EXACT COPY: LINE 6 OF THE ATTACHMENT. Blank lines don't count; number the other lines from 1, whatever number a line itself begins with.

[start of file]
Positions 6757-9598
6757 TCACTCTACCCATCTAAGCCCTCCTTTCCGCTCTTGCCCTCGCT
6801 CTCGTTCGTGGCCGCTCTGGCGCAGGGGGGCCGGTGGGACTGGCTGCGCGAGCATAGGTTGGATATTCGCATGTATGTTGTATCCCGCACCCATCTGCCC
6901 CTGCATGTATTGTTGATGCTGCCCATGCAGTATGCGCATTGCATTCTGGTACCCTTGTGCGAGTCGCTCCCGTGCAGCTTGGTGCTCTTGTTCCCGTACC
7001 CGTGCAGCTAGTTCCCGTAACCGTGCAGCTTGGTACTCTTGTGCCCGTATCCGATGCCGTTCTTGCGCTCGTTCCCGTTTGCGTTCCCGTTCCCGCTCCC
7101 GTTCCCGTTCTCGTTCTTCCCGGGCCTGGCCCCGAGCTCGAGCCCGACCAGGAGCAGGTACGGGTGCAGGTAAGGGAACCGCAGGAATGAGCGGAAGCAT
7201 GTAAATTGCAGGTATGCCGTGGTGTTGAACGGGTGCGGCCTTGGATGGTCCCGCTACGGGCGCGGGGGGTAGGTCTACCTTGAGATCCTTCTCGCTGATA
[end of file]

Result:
7101 GTTCCCGTTCTCGTTCTTCCCGGGCCTGGCCCCGAGCTCGAGCCCGACCAGGAGCAGGTACGGGTGCAGGTAAGGGAACCGCAGGAATGAGCGGAAGCAT